A necessary evil

“Resident Evil 7” was announced this month, but it won’t be available until January 2017. What’s a “Resident Evil” (“Biohazard” in Japan) fan to do until then? Luckily, to tide us over, Capcom is also releasing a remastered version of “Resident Evil 5” for current-generation consoles.

“Resident Evil 5” was originally released in 2009 on Xbox 360, PS4 and PC. It was controversial at the time for its depiction of an in-game African setting but went on to sell more than 7 million copies globally, making it Capcom’s biggest hit.

The remastered full HD release features improved graphics — though the original already looked stunning — and comes with all the original downloadable content, including the extended stories “Desperate Escape” and “Lost in Nightmares.” It is also packaged with the PC-only “No Mercy” download as well as “The Mercenaries” and “The Mercenaries Reunion,” which will be combined into a single new model called “The Mercenaries United.”

This isn’t the first remastered “Resident Evil” Capcom has released. Earlier this year saw a remastered version of “Resident Evil 6,” and a spiffed-up “Resident Evil 4” will be out this fall.

“Resident Evil 5” will be available from June 28 on the PS4 for ¥2,800 and on the Xbox One for ¥2,600. Both versions are download only.


Yōkai are living in America

In 2014, “Yokai Watch” streamrolled Japan. The game, its anime and its merchandise swept through the country. It was a phenomenon. Next month, new “Yokai Watch” games that aim to do more than just recapture the magic of the first ones will be hitting stores. This time, “Yokai Watch” is going to the United States.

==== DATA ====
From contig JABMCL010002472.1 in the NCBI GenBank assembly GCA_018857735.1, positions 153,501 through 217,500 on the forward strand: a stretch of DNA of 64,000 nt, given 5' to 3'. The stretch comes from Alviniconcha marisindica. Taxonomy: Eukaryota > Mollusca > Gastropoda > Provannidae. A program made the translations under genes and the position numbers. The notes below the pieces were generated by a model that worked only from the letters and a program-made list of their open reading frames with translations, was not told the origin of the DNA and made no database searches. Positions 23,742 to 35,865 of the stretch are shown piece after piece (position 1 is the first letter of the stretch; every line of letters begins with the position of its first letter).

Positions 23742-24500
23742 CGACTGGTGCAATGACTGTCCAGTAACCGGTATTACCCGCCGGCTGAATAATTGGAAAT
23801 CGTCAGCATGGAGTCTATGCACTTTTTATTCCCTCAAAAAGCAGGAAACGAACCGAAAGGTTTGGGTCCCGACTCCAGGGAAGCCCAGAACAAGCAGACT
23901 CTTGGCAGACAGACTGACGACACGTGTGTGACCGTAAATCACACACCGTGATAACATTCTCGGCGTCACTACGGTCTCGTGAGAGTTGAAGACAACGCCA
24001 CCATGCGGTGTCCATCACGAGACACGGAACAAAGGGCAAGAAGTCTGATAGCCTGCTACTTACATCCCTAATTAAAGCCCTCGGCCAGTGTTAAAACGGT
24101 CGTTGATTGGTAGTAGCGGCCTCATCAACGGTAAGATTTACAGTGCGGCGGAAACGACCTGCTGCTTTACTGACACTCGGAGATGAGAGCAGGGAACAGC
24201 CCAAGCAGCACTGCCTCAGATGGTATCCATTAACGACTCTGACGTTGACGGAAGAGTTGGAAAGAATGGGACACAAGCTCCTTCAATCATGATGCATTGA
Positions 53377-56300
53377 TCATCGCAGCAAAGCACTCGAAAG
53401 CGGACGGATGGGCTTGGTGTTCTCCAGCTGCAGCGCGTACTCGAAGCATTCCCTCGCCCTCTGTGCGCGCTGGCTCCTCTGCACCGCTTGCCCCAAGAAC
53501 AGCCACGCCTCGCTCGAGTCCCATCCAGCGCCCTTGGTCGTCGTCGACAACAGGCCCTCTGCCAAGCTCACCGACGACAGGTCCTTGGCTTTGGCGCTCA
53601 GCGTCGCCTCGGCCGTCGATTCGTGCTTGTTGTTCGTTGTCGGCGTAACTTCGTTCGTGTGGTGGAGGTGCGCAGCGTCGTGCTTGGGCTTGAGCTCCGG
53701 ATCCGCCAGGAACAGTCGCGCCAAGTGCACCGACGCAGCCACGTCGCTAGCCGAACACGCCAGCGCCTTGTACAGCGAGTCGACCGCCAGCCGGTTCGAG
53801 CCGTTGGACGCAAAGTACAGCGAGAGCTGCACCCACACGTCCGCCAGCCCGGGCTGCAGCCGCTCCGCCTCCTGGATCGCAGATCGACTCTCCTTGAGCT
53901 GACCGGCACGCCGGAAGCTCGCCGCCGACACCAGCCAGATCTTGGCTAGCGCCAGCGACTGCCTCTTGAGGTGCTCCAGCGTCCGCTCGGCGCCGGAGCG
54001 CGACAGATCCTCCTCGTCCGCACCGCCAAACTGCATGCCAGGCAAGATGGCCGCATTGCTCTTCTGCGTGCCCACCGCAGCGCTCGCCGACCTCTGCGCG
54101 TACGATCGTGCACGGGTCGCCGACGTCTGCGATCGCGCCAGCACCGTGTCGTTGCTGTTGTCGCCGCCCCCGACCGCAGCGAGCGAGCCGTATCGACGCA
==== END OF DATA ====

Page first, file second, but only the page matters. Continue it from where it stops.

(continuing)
In the “Yokai Watch 3,” “Sushi” and “Tempura” games, the main character Keita (aka “Nathan” in the West) moves to the U.S. with his family after his father gets a job transfer. Instead of Japanese yōkai (spirits and monsters), the game features Merican Yokai, which include spirits in a hamburger, a cob of corn and a rasher of bacon. In all, “Yokai Watch 3” has more than 600 yōkai, while each version, whether it’s the “Sushi” or “Tempura,” has exclusive yōkai to buddy up with.

Gameplay is largely the same as with previous titles, but there’s a new game system called “Tactics Medal Board,” which allows players to swap yōkai in and out as well as dodge enemy attacks. There’s also new customization features for each character’s Nyan.

“Yokai Watch 3: Sushi” and “Yokai Watch 3: Tempura” will be released on July 16. Both the download and packaged versions are ¥5,184, though the retail ones come with collectible yōkai medals.


Crazy ‘Uppers’

“Uppers” is about more than just kicking butt. You can punch enemies into neon signs or, better yet, into helicopters; throw motorcycles at them; and jump on them so hard that you’ll send them crashing through the floor. And when you’re done fighting, you can try to pick up girls. It’s all rather ridiculous, but that, it seems, is the whole point.

The game takes place on an island where the only source of entertainment appears to be dudes beating each other up — violently. As you lay the smackdown on rivals, the games “queens” (who are actually schoolgirls) cheer you on.

“Uppers” was originally slated for release in April, but was delayed because of low pre-orders. But now, it’s penciled in for a July release on the PS Vita. Heavy on fan service that is outrageous and completely over the top, “Uppers” may not be for everyone, but it should find an audience with those looking for something offbeat, different and utterly ridiculous.

“Uppers” will be released on July 14 for the PS Vita. The packaged version is ¥5,378, while the download version is ¥4,980.


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